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rbaake

Dryer venting to interior?

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Dryer (Electric) venting to the interior, I have a serious problem with this for several reasons and told my client today to vent it to the exterior. Problem is, after a Goole search it seems this may be legal in some areas.

Any thoughts on this?

Older condo, however I remember seeing in the 2006 IRC that a exterior vent is required.

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Dryer (Electric) venting to the interior, I have a serious problem with this for several reasons and told my client today to vent it to the exterior. Problem is, after a Goole search it seems this may be legal in some areas.

Any thoughts on this?

Older condo, however I remember seeing in the 2006 IRC that a exterior vent is required.

Download Attachment: icon_photo.gif D_Vent.jpg

34.36 KB

Legal here. What is your serious problem with such?

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Yes, what Bruce said. An mold issues.

Also, it's a summer home with three small children and lots of laundry, the AC will be running constantly.

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Legal schmegal.

ASHRAE 62.2 Ventilation and Acceptable Indoor Air Quality in Low-Rise Residential Buildings states that clothes dryers shall be exhausted directly to the outdoors, with the exception being condensing dryers.

ASHRAE defines the standard of acceptable air quality as that toward which a substantial majority of occupants express no dissatisfaction with respect to odor and sensory irritation and in which there are not likely to be contaminants at concentrations known to pose a health risk.

ASHRAE is the basis for the mechanical code chapters on ventilation, and this particular standard is adopted (without amendment) into some of the state energy codes. It doesn't matter if your state is one of them. I would say to the client that the main organization that has researched this topic finds most folks are uncomfortable with the dryer venting into the house. That little bucket arrangement only makes things worse. It is supposed to be filled with water to act as a lint trap. Let's see - take some humid air, pass it over some water to warm that up and cook the lint, and breathe deep. Yuck!

A friend of ours recently showed off her condensing dryer to us. She is very happy with it. It doesn't bake clothes quite so brutally as a dryer that requires an exhaust - fewer wrinkles and not so scratchy.

Douglas Hansen

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Somebody educate me. What exactly happens to the moisture in a condensing dryer? does it have a drain, condensate pump up to the washer drain, or simply re-evaporate it back into the room air?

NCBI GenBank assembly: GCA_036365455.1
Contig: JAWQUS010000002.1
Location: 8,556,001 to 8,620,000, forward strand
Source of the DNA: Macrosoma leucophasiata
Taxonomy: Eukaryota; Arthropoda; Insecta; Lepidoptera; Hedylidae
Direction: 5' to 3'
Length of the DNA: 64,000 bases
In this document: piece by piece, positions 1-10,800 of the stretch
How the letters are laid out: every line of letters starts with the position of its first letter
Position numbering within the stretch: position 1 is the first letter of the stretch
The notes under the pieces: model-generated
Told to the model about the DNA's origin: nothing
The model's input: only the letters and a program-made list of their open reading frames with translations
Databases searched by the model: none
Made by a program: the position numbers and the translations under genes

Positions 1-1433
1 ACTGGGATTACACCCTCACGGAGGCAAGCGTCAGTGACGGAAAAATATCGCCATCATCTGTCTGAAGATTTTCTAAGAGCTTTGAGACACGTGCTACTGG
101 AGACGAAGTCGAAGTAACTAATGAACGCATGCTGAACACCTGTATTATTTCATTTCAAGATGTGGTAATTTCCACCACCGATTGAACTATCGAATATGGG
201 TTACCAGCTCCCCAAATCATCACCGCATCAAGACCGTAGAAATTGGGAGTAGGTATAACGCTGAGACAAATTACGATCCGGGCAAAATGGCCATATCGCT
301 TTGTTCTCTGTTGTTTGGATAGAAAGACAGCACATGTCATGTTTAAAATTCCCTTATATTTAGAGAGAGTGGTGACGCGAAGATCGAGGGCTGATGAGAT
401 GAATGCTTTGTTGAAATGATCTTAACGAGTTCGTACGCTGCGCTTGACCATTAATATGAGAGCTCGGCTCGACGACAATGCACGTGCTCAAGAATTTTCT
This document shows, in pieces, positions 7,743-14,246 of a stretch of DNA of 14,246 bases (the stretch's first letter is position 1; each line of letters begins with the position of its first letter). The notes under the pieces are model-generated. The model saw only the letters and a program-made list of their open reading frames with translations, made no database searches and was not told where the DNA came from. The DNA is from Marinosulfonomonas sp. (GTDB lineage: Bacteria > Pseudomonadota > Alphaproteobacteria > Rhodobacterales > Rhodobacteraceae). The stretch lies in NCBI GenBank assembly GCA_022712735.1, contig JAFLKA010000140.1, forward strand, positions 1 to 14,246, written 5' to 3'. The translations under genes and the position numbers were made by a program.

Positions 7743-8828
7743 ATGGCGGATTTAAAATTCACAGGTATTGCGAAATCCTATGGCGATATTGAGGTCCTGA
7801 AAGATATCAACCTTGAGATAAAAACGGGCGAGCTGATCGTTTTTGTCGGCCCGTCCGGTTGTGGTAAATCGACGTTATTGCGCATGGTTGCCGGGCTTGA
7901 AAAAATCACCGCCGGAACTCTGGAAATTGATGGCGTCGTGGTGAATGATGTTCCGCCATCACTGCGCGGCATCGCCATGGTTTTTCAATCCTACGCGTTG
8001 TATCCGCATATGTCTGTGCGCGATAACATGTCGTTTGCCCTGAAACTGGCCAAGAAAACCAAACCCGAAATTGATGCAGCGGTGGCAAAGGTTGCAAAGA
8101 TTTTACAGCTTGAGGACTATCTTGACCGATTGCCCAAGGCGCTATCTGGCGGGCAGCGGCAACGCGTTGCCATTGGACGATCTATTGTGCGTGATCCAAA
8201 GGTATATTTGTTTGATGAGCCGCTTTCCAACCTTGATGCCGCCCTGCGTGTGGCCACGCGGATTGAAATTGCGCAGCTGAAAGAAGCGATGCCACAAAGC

I've never seen one of these gizmos.

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Somebody educate me. What exactly happens to the moisture in a condensing dryer? does it have a drain, condensate pump up to the washer drain, or simply re-evaporate it back into the room air?

I've never seen one of these gizmos.

I didn't know either - found this at the LG web site.

How does the condensing dryer work?

Individual condensing dryers use air-to-air condensers to remove the moisture from the air before sending it back though the drum. Hot, moist air exiting the drum is passed over a set of metal fins. Cooler, room temperature air is pulled from the room to pass over the other side of each fin, and the difference in temperature causes the moisture in the warm air to condense into drops of water, which are pumped to the same drain as the wash water. The warm dry air is circulated back into the machine; the room temperature air returns to the room virtually unaffected. (The estimated temperature increase in the laundry room is approximately one degree Fahrenheit for a ten by ten room.)

I can imagine an air-to-air heat-x that looks like a giant hairball in 6 months. I'm sure there is filtration in front of it but.....

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Dryer (Electric) venting to the interior, I have a serious problem with this for several reasons and told my client today to vent it to the exterior. Problem is, after a Goole search it seems this may be legal in some areas.